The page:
Coffee, the constant in life
Hello, my name is Marilyn, and I am a coffee addict.
I could chart a personal history using my preferred roasts and brewing devices. Vintage percolator, Melitta filter, aluminum screw-together stovetop espresso pot, French press. Naming them dredges up memories of living quarters, lovers and friends, jobs.
Coffee kept me perky through college finals and morning news gigs. It’s been a constant through poverty and plenty, the bad boyfriend and good dogs.
Certain vices I have given up for my health and the safety of those around me. Coffee is not one of them.
In pursuing a more local diet, I’ve changed routines and foregone pleasures. Seafood has no business in land-locked Colorado. I adore mangoes, but not their food miles. How all those bananas get here mystifies me. But give up coffee? Never.
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Coffee is my guilty pleasure, the character defect I cling to.
It may not be on the local menu, but I have seen firsthand where coffee comes from.
In the Guatemalan highlands, Lake Atitlan is nearly 1,000 feet deep, fed by underground water sources and surrounded by soaring volcanoes. In the villages that ring its shimmering blue waters roosters crow and dogs bark all night, and the locals wear traditional textiles and embroidered huipiles to their noisy Protestant revival meetings.
In November, the coffee beans, which are really more like berries, hang red and ripe on their bushes. Walking in any direction, I’d find myself surrounded by coffee bushes.
A hike up 1,500-meter tall San Pedro, one of the volcanoes that enclose the lake, took four hours of struggling straight up steps of logs and sticks dug into the mountainside and stairways with ropes for handrails. Ascending the volcano, the trail threaded through more coffee plantations. At the summit my reward was a stupendous view almost straight down to the blue waters of Atitlan and the lagoon of Santiago, criss-crossed by boats that looked like toys. For the gang of local dogs that tagged along, the reward was scraps from our lunches.
In the evenings legions of men wearing white tunics and slacks filtered down from the forested mountains, burdened with enormous 100-pound sacks of harvested beans as twilight fell.
In the village of San Pedro, the greenish-white beans dried under the sun, spread evenly over concrete platforms surrounded by chain-link fences that reminded me of tennis courts.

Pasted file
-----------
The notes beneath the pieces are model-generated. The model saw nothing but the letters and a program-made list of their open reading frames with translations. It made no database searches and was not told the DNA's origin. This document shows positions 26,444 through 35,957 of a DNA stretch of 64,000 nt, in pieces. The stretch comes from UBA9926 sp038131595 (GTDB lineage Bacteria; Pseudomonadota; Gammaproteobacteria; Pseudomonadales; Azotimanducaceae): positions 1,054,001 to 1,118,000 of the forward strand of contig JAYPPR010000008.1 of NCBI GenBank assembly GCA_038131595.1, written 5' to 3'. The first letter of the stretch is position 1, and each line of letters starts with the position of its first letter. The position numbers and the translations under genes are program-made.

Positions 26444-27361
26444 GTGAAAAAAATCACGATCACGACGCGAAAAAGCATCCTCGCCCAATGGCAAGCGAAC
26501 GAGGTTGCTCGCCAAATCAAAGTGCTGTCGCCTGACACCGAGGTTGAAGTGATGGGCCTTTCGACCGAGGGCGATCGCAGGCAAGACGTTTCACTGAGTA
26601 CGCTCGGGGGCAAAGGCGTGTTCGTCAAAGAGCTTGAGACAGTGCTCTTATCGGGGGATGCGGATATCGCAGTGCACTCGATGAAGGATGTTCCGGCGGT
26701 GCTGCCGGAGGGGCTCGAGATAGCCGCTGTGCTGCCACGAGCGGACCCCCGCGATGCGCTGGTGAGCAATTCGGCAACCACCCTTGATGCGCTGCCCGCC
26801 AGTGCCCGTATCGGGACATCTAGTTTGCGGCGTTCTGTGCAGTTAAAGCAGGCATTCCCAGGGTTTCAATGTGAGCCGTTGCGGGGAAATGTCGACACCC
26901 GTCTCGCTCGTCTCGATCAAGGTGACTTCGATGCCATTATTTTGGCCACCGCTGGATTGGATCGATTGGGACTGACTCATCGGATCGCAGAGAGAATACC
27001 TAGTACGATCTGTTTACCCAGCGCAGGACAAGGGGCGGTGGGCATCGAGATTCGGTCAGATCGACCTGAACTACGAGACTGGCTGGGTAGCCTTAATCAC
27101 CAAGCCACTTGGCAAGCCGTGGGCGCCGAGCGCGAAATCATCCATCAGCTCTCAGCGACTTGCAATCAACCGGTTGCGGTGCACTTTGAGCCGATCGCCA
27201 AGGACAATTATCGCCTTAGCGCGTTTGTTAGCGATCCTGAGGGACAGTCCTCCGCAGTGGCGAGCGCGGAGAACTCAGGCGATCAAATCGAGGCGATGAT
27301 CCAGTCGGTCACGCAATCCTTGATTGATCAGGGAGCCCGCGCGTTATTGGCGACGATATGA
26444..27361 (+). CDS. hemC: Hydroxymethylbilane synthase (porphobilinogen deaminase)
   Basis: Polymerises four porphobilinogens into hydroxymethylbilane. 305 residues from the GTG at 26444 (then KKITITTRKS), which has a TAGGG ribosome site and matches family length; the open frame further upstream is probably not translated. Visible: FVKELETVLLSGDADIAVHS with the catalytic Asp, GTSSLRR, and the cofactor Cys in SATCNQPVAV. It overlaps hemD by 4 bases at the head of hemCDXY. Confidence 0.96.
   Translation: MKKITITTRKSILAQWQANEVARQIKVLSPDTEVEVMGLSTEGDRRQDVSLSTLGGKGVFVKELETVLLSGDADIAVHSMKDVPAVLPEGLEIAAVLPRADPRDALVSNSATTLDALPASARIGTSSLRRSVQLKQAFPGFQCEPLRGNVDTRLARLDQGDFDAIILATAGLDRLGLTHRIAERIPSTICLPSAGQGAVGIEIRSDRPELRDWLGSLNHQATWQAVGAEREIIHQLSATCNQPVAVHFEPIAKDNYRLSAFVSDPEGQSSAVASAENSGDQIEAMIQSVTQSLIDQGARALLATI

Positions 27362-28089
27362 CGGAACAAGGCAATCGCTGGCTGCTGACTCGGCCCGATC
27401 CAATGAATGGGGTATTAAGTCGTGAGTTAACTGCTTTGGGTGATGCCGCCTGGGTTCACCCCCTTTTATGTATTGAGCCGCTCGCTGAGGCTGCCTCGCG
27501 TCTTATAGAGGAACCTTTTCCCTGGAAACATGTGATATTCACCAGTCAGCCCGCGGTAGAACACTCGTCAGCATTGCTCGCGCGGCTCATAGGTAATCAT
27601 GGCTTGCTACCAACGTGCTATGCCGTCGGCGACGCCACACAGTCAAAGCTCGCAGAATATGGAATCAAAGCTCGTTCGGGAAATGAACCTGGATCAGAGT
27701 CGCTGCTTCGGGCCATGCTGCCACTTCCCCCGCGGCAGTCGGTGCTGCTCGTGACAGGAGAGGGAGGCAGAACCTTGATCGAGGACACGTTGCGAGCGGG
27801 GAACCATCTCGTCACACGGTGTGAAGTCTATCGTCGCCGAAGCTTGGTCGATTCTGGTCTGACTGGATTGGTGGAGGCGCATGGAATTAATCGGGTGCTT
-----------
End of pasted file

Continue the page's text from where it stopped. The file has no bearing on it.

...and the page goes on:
At the time I preferred pitch-dark espresso and Italian roasts. My Guatemalan hosts instructed me that the poorest beans are typically used in the dark roasts. Why waste a good bean by burning it to a crisp? Premium beans go into the caramel-colored medium and light roasts, not their oily black counterparts. The caffeine content is higher in a medium roast coffee too, because all the go-juice hasn’t been cooked out of it.
From a Spanish school in Antigua, a field trip took me to a coffee plantation, or finca. For generations the well-heeled family has grown and exported coffee. A mural on a wall of the graceful hacienda depicted the economics of coffee; namely, that laborers earn only pennies from your $15-a-pound bag of Antigua medium roast, and the farmer not much more. Most of the money goes into the pockets of importers and roasters.
In 2014, the raw beans sold for $2.89 a pound, before layers of importing, roasting, packaging, distribution, taxes and shrinkage costs boosted the price. You may be surprised to learn that coffee is our nation’s largest food import and second most valuable commodity, after petroleum.
But in the Guatemalan highlands, the men who pick the beans and carry them down the mountains earn less than $3 a day for their 100-pound quota. These are sweatshop conditions.
Some changes have come in the dozen years since I walked among the coffee bushes. Fair trade strives to put a few more dollars in the pockets of coffee farmers and laborers through cooperatives and ethical buyers.
While we have yet to see any locally grown coffee, local roasters are a marked trend.
In Glenwood Springs, the Bluebird Café serves and sells excellent coffee roasted in a Silt warehouse. Andy Lotsberg studied under two San Francisco coffee connoisseurs and runs both businesses. He started Silver Sky Coffee in 2011 after investing in a gleaming periwinkle-blue coffee roaster manufactured in Idaho. In 2012 he launched Silver Sky as an Internet business selling freshly roasted small batches of coffee more or less to order. According to Andy, the flavor is at its peak 48 hours to 14 days after it’s roasted. Selling only fair trade organic product, he calls himself a “local coffee distributor for the nation.”
Carbondale’s Bonfire Coffee now roasts its own brews in a new warehouse in Glenwood Springs. A few doors away, Sweet Coloradough Eatery and Drinkery serves and sells Bonfire coffee and another Carbondale brand, Rock Canyon, to complement its made-from-scratch doughnuts.
Two brothers started Solar Roast coffee in Pueblo after inventing their own method for roasting coffee by focusing the sun’s rays with their Helios 3 solar concentrator. You can find their excellent fair trade, organic, solar roasted coffee locally at Vitamin Cottage, another Colorado-based company.
So far, admitting my vice hasn’t proved the first step to getting over it. But with some diligence, I can rationalize it while keeping it local.
Marilyn Gleason keeps it local on her Peach Valley farm. She writes Eating Local monthly for the Good Taste pages. Please send responses and ideas to her at firstname.lastname@example.org with the subject line “food.”
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